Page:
Afterwards we met with Seyom for coffee at his house; he took us there by horse drawn carriage. My aunt and I both felt bad for riding on it, the people here do not really view animals as pets as much as they view them as tools. They whip the horses incessantly so they go faster and do not feed them and work them to the point of complete exhaustion on no nutrients, if they do not perform well they are sent to the butcher. It’s really hard for a horse lover to watch but I know before I can lecture them about animal rights the people of the country need to be educated and helped in so many other aspects. This is their only source of income. So I mainly kept my mouth shut as I climbed onto the shabby carriage. We made our way through rocky and dirt roads bouncing and jolting back and forth on the metal seat that kept stabbing me in the back, a pleasant ride around town… When we arrived at Seyom’s house, the building looked similar to a clay townhouse with multiple tenants living in the same building. We met his friends and neighbors, one who was a journalist and the other in the business of marketing. They were pleased to have us over.
When we entered into Seyom’s humble abode it was smaller than the size of my room. There was a bed, another mattress on the floor, religious pictures and photos of musical instruments. We filed in one by one and we met his very sweet sister who did not speak a word of English but was thrilled to have us over and made us delicious coffee. We found out that that part of town only gets electricity once a week and when we go with out power for a day or two it’s because the other parts of Adigrat are getting electricity that day. They can’t afford to give the whole town electricity at the same time, so we actually are pretty lucky to have as much electricity as we do. I could not imagine trying to do all this with only one day of power each week. Seyom’s friends explained to us though that they do not mind so much living in this lifestyle because they love the sense of community, the friendships that are very strong, the socialization that they have because they have nothing else for distraction, no TV, radio, computer or video games. Life is lived simply and relaxed because that’s just the way it is and there is no use stressing over what you don’t have. They aren’t slaves to their jobs, their material goods, their clubs or private lives. They know and love their neighbor and everyone is like family. I see how affectionate they are with each other and it’s odd at times because they are very close physically as well. It’s not uncommon to see straight boys walking around hand and hand or arm locked with their guy friends. I even saw some of the soldiers like this which was amusing, two male macho looking guys walking around holding hands. Back in the states they would look gay which is what I thought at first but then I saw everyone doing it and then realized that this is the norm here.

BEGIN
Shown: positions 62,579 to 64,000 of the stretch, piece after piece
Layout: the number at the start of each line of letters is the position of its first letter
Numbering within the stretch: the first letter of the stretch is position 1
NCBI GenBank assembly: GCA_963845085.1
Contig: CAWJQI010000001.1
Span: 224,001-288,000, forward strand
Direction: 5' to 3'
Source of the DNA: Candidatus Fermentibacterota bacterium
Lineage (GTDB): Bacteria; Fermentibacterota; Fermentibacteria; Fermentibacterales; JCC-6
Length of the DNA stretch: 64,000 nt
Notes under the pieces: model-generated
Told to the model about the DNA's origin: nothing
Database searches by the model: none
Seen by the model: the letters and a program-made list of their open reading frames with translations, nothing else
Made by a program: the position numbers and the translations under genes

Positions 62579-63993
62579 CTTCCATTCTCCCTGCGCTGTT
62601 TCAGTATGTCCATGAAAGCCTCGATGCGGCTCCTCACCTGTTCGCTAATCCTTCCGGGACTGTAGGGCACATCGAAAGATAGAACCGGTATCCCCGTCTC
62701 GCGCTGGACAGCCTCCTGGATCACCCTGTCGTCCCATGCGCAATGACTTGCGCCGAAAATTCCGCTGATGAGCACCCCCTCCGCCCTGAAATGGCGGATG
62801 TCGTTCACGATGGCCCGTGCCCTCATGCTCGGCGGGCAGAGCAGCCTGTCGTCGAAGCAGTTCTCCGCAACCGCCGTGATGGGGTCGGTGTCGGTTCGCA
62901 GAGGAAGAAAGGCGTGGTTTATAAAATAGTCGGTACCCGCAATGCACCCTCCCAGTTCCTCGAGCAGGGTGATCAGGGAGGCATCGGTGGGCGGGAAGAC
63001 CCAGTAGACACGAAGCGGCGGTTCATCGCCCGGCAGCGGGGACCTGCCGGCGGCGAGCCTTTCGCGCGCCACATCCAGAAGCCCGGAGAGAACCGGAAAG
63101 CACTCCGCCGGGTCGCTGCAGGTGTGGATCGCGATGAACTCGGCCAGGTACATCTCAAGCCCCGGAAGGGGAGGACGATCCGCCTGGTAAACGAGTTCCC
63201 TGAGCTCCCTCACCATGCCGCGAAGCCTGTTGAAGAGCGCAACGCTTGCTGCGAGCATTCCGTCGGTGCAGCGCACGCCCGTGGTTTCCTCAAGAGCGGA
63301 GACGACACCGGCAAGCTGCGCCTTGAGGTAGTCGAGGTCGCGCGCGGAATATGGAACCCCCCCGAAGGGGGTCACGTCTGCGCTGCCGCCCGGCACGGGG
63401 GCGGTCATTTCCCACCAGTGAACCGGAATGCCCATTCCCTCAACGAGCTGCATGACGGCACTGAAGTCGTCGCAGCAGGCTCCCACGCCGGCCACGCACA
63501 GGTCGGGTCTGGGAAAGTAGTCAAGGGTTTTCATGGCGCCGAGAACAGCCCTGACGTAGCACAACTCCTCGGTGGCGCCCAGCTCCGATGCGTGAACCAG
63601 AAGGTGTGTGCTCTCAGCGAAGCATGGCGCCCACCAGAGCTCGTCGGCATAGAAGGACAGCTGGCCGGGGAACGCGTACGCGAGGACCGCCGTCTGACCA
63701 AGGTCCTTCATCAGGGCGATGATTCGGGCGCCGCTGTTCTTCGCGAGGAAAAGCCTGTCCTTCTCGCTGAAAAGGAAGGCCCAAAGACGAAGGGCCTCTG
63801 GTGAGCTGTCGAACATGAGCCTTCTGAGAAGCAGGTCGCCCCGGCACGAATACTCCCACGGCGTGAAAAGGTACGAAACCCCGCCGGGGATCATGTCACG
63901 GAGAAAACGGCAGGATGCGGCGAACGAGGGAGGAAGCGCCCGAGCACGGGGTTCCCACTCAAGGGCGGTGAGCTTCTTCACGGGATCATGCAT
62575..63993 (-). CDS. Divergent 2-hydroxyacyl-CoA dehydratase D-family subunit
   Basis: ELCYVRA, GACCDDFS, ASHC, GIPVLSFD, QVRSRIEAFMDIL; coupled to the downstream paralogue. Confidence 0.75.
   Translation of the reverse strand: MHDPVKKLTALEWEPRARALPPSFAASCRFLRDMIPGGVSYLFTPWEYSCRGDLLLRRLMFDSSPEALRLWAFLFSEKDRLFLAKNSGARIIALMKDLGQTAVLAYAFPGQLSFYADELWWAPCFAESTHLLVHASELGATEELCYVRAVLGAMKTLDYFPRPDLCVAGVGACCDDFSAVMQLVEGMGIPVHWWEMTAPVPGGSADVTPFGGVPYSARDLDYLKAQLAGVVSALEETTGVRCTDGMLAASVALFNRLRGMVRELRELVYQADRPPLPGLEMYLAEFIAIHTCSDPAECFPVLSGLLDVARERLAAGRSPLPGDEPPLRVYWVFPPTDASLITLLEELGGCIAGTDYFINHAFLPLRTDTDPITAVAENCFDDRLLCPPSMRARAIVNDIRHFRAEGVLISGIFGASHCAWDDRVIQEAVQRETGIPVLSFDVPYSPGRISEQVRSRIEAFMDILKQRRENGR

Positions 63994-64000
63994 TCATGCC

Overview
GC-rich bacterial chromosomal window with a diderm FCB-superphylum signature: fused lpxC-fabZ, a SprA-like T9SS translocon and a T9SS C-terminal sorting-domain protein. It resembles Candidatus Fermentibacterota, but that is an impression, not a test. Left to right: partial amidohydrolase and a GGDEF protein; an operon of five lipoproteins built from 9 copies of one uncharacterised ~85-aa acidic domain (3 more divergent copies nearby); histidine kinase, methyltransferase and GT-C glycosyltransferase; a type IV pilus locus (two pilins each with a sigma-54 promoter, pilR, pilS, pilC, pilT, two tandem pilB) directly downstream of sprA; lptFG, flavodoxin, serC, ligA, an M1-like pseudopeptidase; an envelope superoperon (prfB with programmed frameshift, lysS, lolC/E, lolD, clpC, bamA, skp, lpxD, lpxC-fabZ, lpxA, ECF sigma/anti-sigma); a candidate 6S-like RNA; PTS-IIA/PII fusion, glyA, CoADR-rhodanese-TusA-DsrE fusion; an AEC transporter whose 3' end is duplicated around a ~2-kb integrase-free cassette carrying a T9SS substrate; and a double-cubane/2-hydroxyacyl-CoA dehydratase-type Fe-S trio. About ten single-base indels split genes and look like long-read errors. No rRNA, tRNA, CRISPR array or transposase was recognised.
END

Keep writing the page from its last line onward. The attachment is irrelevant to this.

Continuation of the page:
We discussed more about the laid back lifestyle Seyom and his friends lived and then Seyom took out an Ethiopian traditional musical instrument called ___ it looked similar to a guitar and he played and sang for us Ethiopian songs with very poetic lyrics about love, women and life. His friends started to dance shimmying and rolling their shoulders very fast my aunt and I tried to imitate them and could not perform with our shoulders nearly as much as they could, we just laughed at ourselves. They wrapped traditional scarves around themselves and danced in circles around one another and then convinced me and my aunt to join. They taught me some basic traditional folk dance and I taught them some veil work and the kind of tribal dancing I do. They caught on pretty quickly were spinning around with my scarf dong snake arms and undulations with me I could not shake my shoulders in the fast shimmy they could do but I showed them how to hip shimmy and they loved it, the song and dance continued through the rest of the visit. When it was finally time to go home we walked back (much to mine and my aunt’s relief) they invited us to come to a beauty pageant they were judging the next day and told us it would be a good opportunity to see traditional dress and dance so we said yes so we could get the chance to photograph some beautiful girls in traditional attire.